Accurate monitoring for changes in pest susceptibility to insecticidal toxins expressed in genetically engineered agronomic crops is currently an ineffective process limited by both scale and scope of deployment. Although long-term scientific and social change will be necessary to minimize pest resistance evolution, understanding near-term shifts in susceptibility through novel monitoring will also be essential to enable more effective resistance management strategies. To address this limitation on resistance monitoring, we propose to develop and deploy real-time pheromone-based sensor platforms to indicate patterns of lepidopteran pest activity in landscapes. We will use cotton bollworm (Helicoverpa zea Boddie) as a case study to develop and refine automated monitoring tools designed to detect shifts in pest susceptibility.
The modern availability of novel data analytics and cost-effective high-performance computing creates unique opportunities to tap into the wellspring of potential offered by big data for creating decision-making tools that inform sustainable agroecosystem management. When coupled with climate, land use, and policy-related data streams through analytics, long-term monitoring data can be applied to develop data-driven decision-support tools designed for land and water resource managers, but foundational research is needed to develop such data-rich decision-support platforms. As a case study, this research will develop a data-to-decision pipeline for nearshore water quality management in support of shellfish agroecosystem protection. Shellfish growing areas are regularly screened for coliform bacteria to inform on-the-fly decision-making by regulators who are evaluating the sanitation of cultured shellfish, which has led to the accrual of a vast record of spatiotemporal bacterial observations. These national-scale data remain poorly explored and underutilized due to challenges associated with analyzing big, multi-scale data, but could be mined to develop critically-needed decision-support platforms.
Inconsistent quality and aesthetics in agricultural crops can result in increased consumer and producer food waste, reduced industry resiliency and decreased farmersÃƒÂ¢Ã¢â€šÂ¬Ã¢â€žÂ¢ and growersÃƒÂ¢Ã¢â€šÂ¬Ã¢â€žÂ¢ profit, poor consumer satisfaction, and inefficiencies across the supply chain. Although there are opportunities to characterize and quantify sources of phenotypic variability across the agricultural supply chain - from cultural practices of growers and producers to storage and handling by distributors - the data available to allow for assessment of horticultural quality drivers are disparate and disconnected. The absence of data integration platforms that link heterogeneous datasets across the supply chain precludes the development of strategies and solutions to constrain variability in produce quality. This projectÃƒÂ¢Ã¢â€šÂ¬Ã¢â€žÂ¢s central hypothesis is that multi-dimensional produce data can be securely integrated and used to optimize management practices in the field while simultaneously adding value across the entire food supply chain. We propose to develop multi-modal sensing platform along with a trust-based, data management, integration, and analytics framework for systematic organization and dynamic abstraction of heterogeneous data across the supply chain of agricultural crops. The projects short term goals are to (1) engage growers to refine research and extension priorities; (2) develop a first-of-its-kind modular imaging system that responds to grower needs by analyzing existing and novel multi-dimensional data; (3) establish the cyberinfrastructure, including analytics and blockchain, to make meaningful inference of the acquired data as related to management practices while ensuring data security; (4) deploy the sensing system at NCSUÃƒÂ¢Ã¢â€šÂ¬Ã¢â€žÂ¢s Horticultural Crops Research Station in Clinton, NC and on a large-scale system at a major commercial farm and distribution facility, and (5) extend findings to producers and regulators through NC Cooperative Extension. The proposed sensing and cyberinfrastructure platforms will be crop-agnostic and our findings will be transferable to other horticultural crops produced in NC and beyond.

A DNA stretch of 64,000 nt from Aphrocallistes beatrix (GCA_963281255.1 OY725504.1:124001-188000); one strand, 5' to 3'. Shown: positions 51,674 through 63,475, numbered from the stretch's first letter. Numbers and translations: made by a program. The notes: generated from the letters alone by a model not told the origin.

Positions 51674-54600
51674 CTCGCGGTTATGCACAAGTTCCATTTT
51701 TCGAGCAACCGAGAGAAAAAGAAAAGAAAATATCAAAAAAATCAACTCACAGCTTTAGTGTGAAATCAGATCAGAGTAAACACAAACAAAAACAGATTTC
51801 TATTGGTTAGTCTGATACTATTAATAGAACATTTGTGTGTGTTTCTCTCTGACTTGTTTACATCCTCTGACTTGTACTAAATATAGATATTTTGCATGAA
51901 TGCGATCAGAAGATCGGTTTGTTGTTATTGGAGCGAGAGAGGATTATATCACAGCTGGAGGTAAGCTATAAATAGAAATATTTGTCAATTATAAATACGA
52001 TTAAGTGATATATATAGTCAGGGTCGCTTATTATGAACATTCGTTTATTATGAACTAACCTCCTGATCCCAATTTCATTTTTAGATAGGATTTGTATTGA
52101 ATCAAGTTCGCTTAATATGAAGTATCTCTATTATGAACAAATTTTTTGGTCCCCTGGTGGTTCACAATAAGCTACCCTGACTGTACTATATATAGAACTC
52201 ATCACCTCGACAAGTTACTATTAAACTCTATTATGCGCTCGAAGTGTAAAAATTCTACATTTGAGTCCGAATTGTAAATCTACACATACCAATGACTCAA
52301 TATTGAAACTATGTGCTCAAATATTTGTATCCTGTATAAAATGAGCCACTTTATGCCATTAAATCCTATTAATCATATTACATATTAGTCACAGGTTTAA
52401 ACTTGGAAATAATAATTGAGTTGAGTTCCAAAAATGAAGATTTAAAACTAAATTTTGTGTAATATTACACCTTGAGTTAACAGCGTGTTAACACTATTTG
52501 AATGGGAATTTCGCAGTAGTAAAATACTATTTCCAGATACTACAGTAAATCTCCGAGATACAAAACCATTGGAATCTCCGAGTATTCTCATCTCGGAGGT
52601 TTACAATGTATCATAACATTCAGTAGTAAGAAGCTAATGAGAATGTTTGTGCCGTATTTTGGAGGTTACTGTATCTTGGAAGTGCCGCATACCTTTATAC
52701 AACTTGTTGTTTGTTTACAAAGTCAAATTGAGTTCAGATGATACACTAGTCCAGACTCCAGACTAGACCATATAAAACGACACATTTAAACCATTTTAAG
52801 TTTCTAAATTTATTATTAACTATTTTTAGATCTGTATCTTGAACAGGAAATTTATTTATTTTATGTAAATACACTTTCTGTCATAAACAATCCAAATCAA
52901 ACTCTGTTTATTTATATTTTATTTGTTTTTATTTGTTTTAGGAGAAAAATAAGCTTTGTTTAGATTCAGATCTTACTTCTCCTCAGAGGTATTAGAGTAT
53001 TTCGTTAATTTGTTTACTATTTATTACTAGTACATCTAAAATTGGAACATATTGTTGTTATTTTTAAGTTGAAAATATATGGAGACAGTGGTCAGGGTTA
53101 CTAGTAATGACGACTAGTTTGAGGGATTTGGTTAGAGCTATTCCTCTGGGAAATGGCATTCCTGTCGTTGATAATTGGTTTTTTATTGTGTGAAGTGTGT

Wetland monitoring in North Carolina (NC) has a 14-year history conducted by NC Department of Environment and Natural Resources (DENR) for the first 10 years and North Carolina State University (NCSU) for the last 4 years. We will use the outcomes and lessons learned from these monitoring efforts to develop and implement a pilot, volunteer wetland monitoring program administered by NCSU with support from the Carolina Wetlands Association and RTI. This pilot program will establish the procedures and methods for a sustainable, citizen-based wetland monitoring program that can be expanded in future years. In Task 1, we will determine the methods used to monitor the hydrology, water quality, soil chemistry, vegetation and biota based on the outcomes of the September 2019 meeting of wetland experts from WPDG No. CD-00D25014. In Tasks 2 and 3, we will develop a project QAPP and SOPs for monitoring activities and provide training to volunteers including representatives from local and state agencies. In Task 4, we will establish 10-12 monitoring stations within undisturbed, protected wetland sites recognized as Wetland Treasures of the Carolina. Task 5 will develop a data portal for volunteers to share data, provide tools to visualize results, and develop applications to enhance the volunteer experience. In Task 6, we will develop and populate a database compatible with NC DEQÃƒÂ¢Ã¢â€šÂ¬Ã¢â€žÂ¢s data structure and submit the data to NC DEQÃƒÂ¢Ã¢â€šÂ¬Ã¢â€žÂ¢s for use in their wetland and other water programs. In Task 7, we will disseminate information and results through a quarterly newsletter, website, reporting to the EPA, and annual meetings, where we will also provide training to prospective volunteers. The outputs include a pilot volunteer wetland monitoring and outreach program, training materials and SOPs, data portal and supporting website, and various education materials (factsheets, newsletters, webinars). The data from these sites will determine the condition of different wetland types and demonstrate/quantify services provided by different wetland types. By becoming a sustainable volunteer citizen-based wetland monitoring program, this program will launch a state-wide wetland monitoring network and establish baseline metrics for wetland restoration, and protection.